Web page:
Deputies rescue 7 people stranded in cold weather
Forest patrol deputies with the Yavapai County Sheriff's Office and volunteers with the Yavapai County Sheriff's Response Team and Jeep Posse rescued seven people stranded this weekend in the snow and freezing temperatures and a hiker who got separated from her group.
On Friday, the sheriff's Response Team found a man, 62, his grandson, 10, and a dog who had gone camping in the Bradshaw Mountains west of Mayer, got stuck in 2 feet of snow and stayed in their vehicle to keep warm.
Rescuers took them to the Mayer sheriff's station where they reunited with family members. The man told deputies he was concerned about snow accumulation when they arrived Tuesday at the campsite, but decided to "stay and play" rather than leave, said Dwight D'Evelyn, spokesman for the Yavapai County Sheriff's Office.
On Sunday, a Jeep posse crew found two adults and their dog stranded in a vehicle four miles outside Crown King on Senator Highway after forest patrol deputies called them Saturday and learned they were out of gas and had no heat. Deputies couldn't find them that night because road conditions were so bad, D'Evelyn said.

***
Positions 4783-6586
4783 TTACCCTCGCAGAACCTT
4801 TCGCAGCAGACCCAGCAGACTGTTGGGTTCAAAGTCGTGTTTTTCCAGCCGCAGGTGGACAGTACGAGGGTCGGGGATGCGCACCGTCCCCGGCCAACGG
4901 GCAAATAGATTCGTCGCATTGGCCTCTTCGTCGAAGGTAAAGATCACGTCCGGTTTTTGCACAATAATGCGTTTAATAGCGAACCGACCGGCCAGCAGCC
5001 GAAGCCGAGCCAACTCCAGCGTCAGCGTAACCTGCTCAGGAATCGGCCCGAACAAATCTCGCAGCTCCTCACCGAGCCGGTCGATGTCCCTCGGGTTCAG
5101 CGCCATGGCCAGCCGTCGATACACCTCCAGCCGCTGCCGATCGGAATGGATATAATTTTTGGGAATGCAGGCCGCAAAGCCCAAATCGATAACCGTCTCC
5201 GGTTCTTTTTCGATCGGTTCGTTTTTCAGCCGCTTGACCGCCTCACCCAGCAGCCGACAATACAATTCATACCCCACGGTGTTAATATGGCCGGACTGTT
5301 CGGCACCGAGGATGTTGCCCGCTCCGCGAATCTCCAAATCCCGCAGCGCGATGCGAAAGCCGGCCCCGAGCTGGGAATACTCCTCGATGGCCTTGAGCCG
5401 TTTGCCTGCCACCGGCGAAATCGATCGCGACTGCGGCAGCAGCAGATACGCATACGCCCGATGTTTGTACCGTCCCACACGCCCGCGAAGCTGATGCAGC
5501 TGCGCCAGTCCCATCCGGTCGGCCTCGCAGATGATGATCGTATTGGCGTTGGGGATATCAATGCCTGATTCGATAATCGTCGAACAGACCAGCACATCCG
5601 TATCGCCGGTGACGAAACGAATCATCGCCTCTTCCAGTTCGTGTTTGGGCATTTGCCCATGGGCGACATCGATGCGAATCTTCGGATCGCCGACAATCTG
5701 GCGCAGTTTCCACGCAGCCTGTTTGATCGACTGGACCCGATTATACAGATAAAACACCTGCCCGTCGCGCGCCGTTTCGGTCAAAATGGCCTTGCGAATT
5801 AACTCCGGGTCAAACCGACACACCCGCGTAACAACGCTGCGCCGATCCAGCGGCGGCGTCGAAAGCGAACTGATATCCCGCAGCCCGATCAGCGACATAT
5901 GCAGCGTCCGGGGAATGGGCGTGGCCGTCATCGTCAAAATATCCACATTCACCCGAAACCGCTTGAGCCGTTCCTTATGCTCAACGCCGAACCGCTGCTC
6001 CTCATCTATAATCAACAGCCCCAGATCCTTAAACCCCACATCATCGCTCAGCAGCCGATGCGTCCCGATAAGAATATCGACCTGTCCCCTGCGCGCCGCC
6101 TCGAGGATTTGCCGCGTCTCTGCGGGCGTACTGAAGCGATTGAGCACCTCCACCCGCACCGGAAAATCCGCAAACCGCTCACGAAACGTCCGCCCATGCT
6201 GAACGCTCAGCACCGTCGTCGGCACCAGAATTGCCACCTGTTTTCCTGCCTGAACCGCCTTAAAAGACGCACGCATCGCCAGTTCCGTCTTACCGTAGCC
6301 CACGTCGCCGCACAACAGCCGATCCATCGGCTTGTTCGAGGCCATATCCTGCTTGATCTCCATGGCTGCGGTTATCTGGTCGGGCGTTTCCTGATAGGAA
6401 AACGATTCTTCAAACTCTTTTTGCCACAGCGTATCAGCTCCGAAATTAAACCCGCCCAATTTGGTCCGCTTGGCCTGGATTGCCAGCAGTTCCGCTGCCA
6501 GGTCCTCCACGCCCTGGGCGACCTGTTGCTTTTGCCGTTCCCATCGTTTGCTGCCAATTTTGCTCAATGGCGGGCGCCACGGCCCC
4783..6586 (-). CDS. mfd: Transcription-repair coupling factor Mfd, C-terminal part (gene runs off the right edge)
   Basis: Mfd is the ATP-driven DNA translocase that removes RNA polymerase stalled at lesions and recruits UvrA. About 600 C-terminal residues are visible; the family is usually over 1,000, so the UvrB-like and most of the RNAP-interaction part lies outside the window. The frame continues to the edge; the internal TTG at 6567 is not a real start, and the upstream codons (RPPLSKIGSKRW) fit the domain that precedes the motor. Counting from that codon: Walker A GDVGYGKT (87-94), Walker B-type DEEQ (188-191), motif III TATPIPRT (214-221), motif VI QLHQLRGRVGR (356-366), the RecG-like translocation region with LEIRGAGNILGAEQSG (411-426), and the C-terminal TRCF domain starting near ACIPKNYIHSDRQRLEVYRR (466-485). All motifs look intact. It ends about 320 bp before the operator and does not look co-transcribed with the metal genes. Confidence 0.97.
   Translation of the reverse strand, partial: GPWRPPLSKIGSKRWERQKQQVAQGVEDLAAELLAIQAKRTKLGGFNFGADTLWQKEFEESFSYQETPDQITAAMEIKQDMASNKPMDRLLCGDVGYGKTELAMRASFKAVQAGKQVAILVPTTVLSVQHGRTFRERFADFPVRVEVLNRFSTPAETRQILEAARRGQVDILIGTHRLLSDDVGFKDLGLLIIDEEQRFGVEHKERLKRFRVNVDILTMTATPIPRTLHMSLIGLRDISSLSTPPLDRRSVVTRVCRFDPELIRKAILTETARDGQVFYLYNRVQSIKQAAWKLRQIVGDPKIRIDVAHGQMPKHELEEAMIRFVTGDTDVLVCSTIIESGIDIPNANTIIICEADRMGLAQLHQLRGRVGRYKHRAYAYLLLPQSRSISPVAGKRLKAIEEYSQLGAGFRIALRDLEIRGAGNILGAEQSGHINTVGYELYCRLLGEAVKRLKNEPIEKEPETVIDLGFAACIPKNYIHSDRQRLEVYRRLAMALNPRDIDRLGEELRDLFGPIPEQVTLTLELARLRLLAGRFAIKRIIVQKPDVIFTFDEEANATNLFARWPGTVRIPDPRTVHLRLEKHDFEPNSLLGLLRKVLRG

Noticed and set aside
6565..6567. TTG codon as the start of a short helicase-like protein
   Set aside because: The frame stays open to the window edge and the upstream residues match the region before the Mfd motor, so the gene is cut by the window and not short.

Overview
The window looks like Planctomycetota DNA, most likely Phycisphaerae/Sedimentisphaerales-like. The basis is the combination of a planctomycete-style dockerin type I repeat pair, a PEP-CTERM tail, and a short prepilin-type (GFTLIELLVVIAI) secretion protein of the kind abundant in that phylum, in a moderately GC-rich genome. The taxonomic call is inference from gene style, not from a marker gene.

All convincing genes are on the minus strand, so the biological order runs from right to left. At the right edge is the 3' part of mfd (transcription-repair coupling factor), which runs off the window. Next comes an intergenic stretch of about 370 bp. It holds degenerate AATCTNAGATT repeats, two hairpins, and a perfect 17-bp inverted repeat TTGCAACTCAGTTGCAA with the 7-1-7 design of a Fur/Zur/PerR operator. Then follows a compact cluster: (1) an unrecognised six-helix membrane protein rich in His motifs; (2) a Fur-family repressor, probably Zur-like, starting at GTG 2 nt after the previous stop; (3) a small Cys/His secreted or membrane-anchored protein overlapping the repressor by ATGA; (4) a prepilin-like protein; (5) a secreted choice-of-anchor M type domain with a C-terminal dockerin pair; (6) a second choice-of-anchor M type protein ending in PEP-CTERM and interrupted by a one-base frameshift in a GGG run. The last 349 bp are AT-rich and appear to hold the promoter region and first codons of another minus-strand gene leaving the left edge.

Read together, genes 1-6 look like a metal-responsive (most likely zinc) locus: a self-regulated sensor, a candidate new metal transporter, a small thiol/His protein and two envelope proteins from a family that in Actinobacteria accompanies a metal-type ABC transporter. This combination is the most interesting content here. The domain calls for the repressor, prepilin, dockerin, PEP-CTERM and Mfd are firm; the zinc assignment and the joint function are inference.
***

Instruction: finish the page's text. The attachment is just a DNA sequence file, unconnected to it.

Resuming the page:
Saturday afternoon, YCSO searchers also learned that a group of three adults that had been reported stranded along Forest Road 192 outside Crown King the day before had all made it to safety early that morning, thanks to a Crown King resident, but no one advised the sheriff's office until late in the day, so deputies were tied up in an unnecessary rescue, D'Evelyn said.
Sunday evening, a hiker who had been reported missing after leaving her group near Bell Mountain Trail was found safe in her hotel room. The woman told the sheriff's office that other hikers helped her get to safety.
"In almost all cases, those requiring help were from outside Yavapai County and had come to this area to enjoy the scenery and snow," D'Evelyn said. "Most already had an understanding of the weather predictions before traveling but decided to move forward with plans anyway."
No one was prepared with proper supplies or equipment for the snow and cold weather conditions, but all made it to safety, thanks to the YCSO, volunteers, and other concerned citizens, D'Evelyn said. GPS-enabled cell phones were of critical help in two of the rescues.
In the case of the missing hiker found at her hotel, she violated a classic rule when she separated from a group in the wilderness, D'Evelyn said.
YCSO suggests considering weather conditions as part of travel plans and preparing accordingly. The U.S. Forest Service website, alturl.com/nrho2, provides a comprehensive winter safety guide.